Pursuing better HIV outcomes
PhD candidate Charles Osingada is studying the potential of telehealth to enhance HIV care in Uganda
October 25, 2022
Charles Osingada, after a focus group discussion with HIV counselors to explore their perceptions about the use of telehealth for follow-up HIV care at Kitebi Health Centre, Kampala, Uganda.
PhD student and Fogarty Global Health Fellow Charles Osingada remembers attending the rural funeral of a relative around 2000, when he had just completed his bachelor’s degree in nursing at Makerere University in Kampala, Uganda.
“I went home for a burial, and as I listened to people talking about the disease and how he struggled, I noticed that nobody was saying exactly what killed him. Even the children did not say anything about what killed their father,” Osingada recalls. “I asked around, and I was informed that he died of an HIV-related illness.” He suspected the stigma and silence around his relative’s diagnosis may have shortened his relative’s life.
“It made me think, how many such families existed in Uganda? How many people tried to avoid talking about this issue” – with likely implications for treatment and prognosis? “I wanted to understand, how big was this problem in Uganda, and in the region?”
Osingada combed the existing literature and found that no one was studying parents’ disclosure of HIV positive status to their children. That lack of knowledge, he realized, had implications for patient outcomes. “Number one, people are not able to openly seek treatment,” says Osingada. “And it affects even those who are receiving treatment, because they are hiding, and probably cannot adhere to their medication, and they may be suffering psychological issues because of the distress that comes with keeping HIV status a secret.”
That experience helped set the course for Osingada’s career.
Pursuing better HIV outcomes
Osingada knew from childhood that he wanted to work in health. After attending nursing school, he continued his education with a master’s degree in bioethics from Case Western University in Cleveland in 2005.
He returned to Kampala, lecturing, treating patients, and completing administrative work, before the research bug led him to apply for master’s degree program in public health at Makerere. “There wasn’t a lot of research being conducted by nurses in Uganda,” says Osingada. “There were not many role models to look up to.”
As his interest in community health and public health nursing grew, Osingada completed a one-year global health fellowship through Afya Bora Consortium Fellowship in Global Health Leadership, a partnership of eight academic centers in Africa and the U.S. During that program, Osingada wrote a proposal that was ultimately funded, a moment he calls “a giant step” in his career. The title of the proposal was Parental Disclosure of their HIV status to their Children: Prevalence, Associated Factors and Parents’ Experiences.
Osingada built on that research in 2017 with a NURTURE (Research Training and mentoring program for career development of faculty at Makerere University College of Health Sciences) Fellowship. The project aimed at examining men’s perceptions and willingness to participate in HIV testing services offered at venues telecasting European football games in Kumi district, Uganda. He surveyed men gathered in bars to watch soccer matches on television about their willingness to be tested “and what would need to be put in place for that to be successful,” Osingada says. “I did focus group discussions, collecting their views about conducting HIV testing in those kinds of venues, where men come to watch football.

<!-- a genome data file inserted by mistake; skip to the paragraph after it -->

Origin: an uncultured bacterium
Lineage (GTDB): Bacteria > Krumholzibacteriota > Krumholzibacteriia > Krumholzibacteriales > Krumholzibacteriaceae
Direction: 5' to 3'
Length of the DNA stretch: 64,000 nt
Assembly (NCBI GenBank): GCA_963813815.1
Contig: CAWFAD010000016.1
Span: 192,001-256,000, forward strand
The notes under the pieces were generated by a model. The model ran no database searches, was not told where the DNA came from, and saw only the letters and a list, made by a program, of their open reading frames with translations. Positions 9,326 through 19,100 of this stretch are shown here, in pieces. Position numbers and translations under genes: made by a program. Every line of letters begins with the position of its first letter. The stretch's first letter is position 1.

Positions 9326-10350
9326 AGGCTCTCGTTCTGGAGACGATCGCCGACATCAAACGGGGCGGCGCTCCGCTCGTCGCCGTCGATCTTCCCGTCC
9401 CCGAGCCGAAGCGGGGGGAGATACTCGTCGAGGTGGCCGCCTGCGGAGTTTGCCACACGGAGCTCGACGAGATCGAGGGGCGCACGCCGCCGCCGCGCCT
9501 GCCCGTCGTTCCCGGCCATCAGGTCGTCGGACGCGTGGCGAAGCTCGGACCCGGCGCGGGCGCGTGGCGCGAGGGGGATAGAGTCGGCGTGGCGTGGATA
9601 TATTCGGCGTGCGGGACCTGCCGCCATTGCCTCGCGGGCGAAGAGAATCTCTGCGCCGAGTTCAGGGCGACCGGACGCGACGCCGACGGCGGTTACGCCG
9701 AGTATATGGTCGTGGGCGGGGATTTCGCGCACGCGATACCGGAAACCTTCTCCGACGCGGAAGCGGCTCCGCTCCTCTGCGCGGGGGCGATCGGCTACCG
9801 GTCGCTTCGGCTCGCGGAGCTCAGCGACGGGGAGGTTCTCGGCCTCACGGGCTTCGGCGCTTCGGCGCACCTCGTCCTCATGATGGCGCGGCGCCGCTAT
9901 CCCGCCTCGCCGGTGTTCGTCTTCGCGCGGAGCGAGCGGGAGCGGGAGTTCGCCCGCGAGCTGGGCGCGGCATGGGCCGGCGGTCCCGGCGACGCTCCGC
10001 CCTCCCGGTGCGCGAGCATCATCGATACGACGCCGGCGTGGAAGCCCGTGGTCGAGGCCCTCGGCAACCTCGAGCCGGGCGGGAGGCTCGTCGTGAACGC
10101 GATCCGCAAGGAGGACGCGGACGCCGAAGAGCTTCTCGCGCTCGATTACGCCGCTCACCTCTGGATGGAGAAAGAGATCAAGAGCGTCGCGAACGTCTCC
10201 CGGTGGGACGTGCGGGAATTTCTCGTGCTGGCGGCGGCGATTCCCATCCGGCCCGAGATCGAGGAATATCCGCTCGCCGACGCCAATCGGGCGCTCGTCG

“They were very open to the idea,” he says. “Men did not want to encounter health care workers from their local community ... again, stigma.” However, he found promise in offering testing and treatment in locations away from home, with health workers who don’t personally know the patients.
Meeting Professor Carolyn Porta, PhD, RN, FAAN, FNAP, in Kampala in 2017 piqued Osingada’s interest in the University of Minnesota. He began at the University in 2019, with Porta as his adviser. She encouraged him to apply for the Fogarty Global Health research fellowship in 2020 and helped review his application package. Osingada was awarded the Fogarty fellowship in 2021; he’s one of seven trainees with research projects in Uganda.
‘Take advantage of what’s before us’
For the fellowship and his PhD dissertation Osingada is studying the potential of telehealth to enhance HIV care in Uganda. He’s spent the past six months interviewing and working with both patients and health care workers in his home country. Osingada also was awarded a U of M Doctoral Dissertation Fellowship – from a pool of 200 applicants across the University – to help complete the project and his PhD.
Osingada’s idea coincided with COVID-19, which spurred greater investment in internet technology in many African countries. “I saw that we are probably not going to go back to pre-pandemic times,” he says. “So I thought, we can take advantage of what is before us and improve on the delivery of services to clients living with HIV in developing countries.” He hopes to complete the project by spring 2023.
There’s another reason Osingada has remained passionate about improving outcomes for patients with HIV. “I have a sister who has lived with the disease for more than 10 years. I have seen how she’s struggled; I’ve seen her life change,” he says. “I’ve seen her be able to bring up her children because she is adhering to her treatment. We would have lost her a long, long time ago otherwise. I have seen her live long because of the support we give her. It informs my interest in making sure that people with HIV access and remain on treatment.”